The Consortium had been following a weather system forming in the Atlantic Ocean over the last few days, but another system, which appears to be better organized than the one before it, is gaining strength and is heading west or west-northwest towards the Leeward islands, according to the National Hurricane Center (N.H.C.)
Both systems are expected to develop, the first into a tropical depression over the course of 48 hours, and the second, more organized system into a depression or even tropical storm today.
According to N.H.C., shower and thunderstorm activity associated with the first system, described as an area of low pressure centered about 500 miles west of the Cabo Verde Islands, has become a little more concentrated over the past couple of hours, but recent satellite data show that this system is still fairly broad and elongated. N.H.C. said environmental conditions appear conducive for development, and a tropical depression is expected to form within the next day or so while the system moves slowly westward across the tropical Atlantic Ocean.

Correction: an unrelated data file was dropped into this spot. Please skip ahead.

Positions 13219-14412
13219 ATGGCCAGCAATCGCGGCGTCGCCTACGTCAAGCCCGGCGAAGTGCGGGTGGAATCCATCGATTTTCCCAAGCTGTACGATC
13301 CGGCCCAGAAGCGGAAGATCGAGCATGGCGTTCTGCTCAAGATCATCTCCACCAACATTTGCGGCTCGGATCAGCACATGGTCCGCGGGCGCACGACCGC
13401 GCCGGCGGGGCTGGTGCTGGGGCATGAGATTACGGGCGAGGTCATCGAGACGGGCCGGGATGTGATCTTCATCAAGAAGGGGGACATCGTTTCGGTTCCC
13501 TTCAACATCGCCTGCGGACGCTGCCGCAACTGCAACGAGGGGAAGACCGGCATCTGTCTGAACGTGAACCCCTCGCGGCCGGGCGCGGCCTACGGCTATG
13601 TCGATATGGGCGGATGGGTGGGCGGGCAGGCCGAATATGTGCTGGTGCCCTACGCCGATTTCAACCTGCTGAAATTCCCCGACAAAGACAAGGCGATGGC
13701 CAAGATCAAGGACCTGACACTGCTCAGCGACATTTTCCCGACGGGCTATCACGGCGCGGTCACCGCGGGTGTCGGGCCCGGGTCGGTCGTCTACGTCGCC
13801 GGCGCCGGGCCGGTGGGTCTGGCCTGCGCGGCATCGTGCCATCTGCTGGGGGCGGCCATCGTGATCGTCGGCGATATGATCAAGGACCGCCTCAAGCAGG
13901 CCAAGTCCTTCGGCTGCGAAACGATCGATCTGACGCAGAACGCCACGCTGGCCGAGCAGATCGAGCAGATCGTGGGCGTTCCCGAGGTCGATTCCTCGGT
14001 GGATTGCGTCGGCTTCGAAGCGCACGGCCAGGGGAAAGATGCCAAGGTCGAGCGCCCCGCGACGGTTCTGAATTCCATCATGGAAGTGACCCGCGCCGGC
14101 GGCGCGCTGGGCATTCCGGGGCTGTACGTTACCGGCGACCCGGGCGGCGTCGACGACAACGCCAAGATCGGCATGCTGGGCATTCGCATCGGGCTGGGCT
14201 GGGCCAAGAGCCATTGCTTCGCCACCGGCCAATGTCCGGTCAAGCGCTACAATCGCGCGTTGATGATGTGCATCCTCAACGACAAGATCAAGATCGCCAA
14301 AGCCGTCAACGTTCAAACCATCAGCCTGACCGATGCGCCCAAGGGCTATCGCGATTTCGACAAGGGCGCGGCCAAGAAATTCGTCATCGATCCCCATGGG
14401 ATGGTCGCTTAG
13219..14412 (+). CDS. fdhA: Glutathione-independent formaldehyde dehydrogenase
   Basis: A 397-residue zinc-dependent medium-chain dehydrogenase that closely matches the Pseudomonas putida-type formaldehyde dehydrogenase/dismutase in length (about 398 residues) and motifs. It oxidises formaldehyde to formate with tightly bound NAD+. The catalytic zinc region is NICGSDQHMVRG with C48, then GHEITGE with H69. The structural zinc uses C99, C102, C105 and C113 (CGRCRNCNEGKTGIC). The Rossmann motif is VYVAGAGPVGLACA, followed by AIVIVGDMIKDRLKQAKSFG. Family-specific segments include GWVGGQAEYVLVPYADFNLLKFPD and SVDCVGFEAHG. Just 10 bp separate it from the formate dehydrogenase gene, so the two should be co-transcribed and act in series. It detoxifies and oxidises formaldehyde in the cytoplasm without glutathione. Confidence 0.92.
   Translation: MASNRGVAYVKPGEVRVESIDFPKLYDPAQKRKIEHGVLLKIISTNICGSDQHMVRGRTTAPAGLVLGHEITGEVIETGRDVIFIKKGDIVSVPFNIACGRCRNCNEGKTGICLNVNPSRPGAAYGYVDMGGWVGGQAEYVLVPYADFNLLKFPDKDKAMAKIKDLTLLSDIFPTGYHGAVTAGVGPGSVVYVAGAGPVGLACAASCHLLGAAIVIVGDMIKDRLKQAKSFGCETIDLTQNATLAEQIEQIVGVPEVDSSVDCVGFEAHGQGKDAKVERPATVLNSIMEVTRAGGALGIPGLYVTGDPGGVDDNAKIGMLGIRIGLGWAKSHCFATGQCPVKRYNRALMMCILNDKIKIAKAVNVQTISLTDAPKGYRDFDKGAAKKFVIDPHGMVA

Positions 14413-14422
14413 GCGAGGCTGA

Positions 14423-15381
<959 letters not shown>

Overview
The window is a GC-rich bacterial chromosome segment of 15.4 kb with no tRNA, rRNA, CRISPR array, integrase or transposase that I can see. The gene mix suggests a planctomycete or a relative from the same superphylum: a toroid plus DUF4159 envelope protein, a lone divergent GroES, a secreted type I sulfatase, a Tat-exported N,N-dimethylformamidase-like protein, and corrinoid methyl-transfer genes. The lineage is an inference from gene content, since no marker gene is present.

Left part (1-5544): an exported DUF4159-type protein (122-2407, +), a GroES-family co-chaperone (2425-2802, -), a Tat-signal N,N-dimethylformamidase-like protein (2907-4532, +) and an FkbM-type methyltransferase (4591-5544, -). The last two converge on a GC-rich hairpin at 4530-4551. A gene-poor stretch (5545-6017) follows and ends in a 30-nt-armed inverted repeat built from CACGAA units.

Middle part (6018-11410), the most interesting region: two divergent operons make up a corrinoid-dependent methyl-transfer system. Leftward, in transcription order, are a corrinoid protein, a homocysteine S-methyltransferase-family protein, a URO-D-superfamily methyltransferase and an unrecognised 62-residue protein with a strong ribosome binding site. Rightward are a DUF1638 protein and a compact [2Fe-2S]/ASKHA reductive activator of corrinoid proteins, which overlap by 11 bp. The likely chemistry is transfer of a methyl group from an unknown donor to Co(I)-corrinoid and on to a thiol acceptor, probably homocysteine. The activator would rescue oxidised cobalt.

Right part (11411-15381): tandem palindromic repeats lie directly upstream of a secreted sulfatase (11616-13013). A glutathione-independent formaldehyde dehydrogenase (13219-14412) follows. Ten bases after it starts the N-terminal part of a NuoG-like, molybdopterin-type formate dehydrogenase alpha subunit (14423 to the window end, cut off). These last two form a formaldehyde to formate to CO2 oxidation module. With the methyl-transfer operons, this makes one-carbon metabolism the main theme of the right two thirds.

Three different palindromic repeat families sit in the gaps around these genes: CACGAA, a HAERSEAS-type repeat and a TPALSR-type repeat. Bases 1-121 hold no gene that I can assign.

Formation chance within the next 48 hours is high at 90 percent.
N.H.C. said showers and thunderstorms have increased in association with the second system — described as a tropical wave and accompanying low pressure system near the west coast of Africa.
Environmental conditions appear conducive for development, and a tropical depression or tropical storm is likely to form later today or over the weekend while the wave moves westward or west-northwestward over the far eastern tropical Atlantic Ocean.
Interests in the Cabo Verde Islands should monitor the progress of this system, and advisories on a potential tropical cyclone or tropical depression could be issued later today, N.H.C. said.